|Re: Meeting strategies--check-out/Check in||<– Date –> <– Thread –>|
|From: Rob Sandelin (robsanmicrosoft.com)|
|Date: Fri, 3 Jun 94 16:12 CDT|
Nancy Wight wrote: We are under extreme time pressure right now because of the summer schedule of the planning board in town, and we must get the new fully engineered site plan to them by June 20, or risk seriously jeopardizing the entire project. We have engineers working on it this weekend - we *had* to make a decision. At the meeting, we had a check-in, but at 10:00 we were still not finished and people were starting to get frustrated and tired, and began to leave. It is these sorts of meetings where you find out how solid your connections really are. When the group is stressed is precisely when disruptions tend to occur. Being frustrated and tired is when your communication links are at their most tenuous. I have observed in our own group that this is a point where your foundations are tested. For example I know Bob tends to get pretty grouchy when he is tired and may become snappish. Because I know this about Bob, I discount his snappish remarks to his being tired and take no offense. If my foundations were weak, and I did not know this about Bob, I could easily take offense, erupt in a defensive remark and off we would go on a heated and useless distraction. This is multiplied for each member and is where individual dominance really shows up. If there is a dominant person in your group they will be "in charge" in such situations and will display their true egalitarian colors. Having a strong foundation of understanding each other lets you weather the storms ahead. That is why having sharing circles really helps, especially if you include self analysis in such sharing. I am working on a self analysis test for group process work which hopefully will help individuals within groups identify their group personalities. Building understandings of each other before you hit a storm can keep a group from losing members. You can also use crunch points as tools to analysis what went well and what didn't and what to improve the next time. Sharingwood has a committee whose focus is group process, learning about it, improving it, and this has helped us improve over time. Rob Sandelin Sharingwood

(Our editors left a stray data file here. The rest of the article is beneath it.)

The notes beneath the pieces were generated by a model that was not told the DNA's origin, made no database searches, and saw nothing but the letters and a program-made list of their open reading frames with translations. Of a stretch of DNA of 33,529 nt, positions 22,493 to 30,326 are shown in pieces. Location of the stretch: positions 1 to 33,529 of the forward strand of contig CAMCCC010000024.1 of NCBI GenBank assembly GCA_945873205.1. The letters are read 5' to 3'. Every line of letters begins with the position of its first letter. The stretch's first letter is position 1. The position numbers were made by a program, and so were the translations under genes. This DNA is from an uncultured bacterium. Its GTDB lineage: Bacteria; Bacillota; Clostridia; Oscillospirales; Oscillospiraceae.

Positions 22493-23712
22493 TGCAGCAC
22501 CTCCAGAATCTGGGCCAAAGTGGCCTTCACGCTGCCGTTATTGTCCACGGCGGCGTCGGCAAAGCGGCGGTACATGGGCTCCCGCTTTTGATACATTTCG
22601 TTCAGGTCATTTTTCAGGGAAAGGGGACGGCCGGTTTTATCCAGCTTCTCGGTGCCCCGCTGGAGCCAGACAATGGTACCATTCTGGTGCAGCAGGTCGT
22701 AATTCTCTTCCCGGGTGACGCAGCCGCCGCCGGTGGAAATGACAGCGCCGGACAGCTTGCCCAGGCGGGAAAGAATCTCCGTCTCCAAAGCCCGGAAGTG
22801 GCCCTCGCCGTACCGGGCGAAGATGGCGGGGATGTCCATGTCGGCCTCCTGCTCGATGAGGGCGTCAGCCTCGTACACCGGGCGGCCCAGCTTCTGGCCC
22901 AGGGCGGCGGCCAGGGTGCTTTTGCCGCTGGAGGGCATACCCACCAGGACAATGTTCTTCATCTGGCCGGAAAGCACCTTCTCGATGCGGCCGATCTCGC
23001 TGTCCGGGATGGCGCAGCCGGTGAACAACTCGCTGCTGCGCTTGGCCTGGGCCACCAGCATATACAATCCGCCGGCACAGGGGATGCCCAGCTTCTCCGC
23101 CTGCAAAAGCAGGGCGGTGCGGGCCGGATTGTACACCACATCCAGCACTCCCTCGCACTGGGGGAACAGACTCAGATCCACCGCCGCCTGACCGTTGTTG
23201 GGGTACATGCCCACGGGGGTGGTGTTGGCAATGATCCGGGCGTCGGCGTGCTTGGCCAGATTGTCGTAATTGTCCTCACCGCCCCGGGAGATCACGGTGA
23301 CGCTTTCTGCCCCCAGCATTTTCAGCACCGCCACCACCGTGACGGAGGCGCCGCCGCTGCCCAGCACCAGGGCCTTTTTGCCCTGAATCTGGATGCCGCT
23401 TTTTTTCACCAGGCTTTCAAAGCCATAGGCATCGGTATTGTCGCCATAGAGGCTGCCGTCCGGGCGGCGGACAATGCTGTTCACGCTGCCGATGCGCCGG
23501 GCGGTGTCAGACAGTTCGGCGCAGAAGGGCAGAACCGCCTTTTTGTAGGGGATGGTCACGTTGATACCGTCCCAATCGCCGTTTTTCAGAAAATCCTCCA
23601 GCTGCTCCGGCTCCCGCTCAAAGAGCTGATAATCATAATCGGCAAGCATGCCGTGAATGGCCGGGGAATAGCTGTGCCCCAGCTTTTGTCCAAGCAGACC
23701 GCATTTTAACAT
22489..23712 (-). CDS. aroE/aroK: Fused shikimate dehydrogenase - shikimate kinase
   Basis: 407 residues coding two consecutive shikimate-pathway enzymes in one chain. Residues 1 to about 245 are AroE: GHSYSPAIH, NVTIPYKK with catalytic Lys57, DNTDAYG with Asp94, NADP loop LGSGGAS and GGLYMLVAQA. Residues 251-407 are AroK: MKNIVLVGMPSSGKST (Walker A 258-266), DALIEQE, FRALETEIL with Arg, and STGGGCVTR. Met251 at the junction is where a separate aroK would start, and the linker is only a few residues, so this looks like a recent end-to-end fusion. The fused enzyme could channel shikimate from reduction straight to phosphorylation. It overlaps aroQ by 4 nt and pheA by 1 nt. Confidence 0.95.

- Re: Meeting strategies--check-out/Check in Rob Sandelin, June 3 1994
- Re: Meeting strategies--check-out/Check in BM.Vornbrock, June 3 1994
- Re: Meeting strategies--check-out/Check in Robert Hartman, June 6 1994
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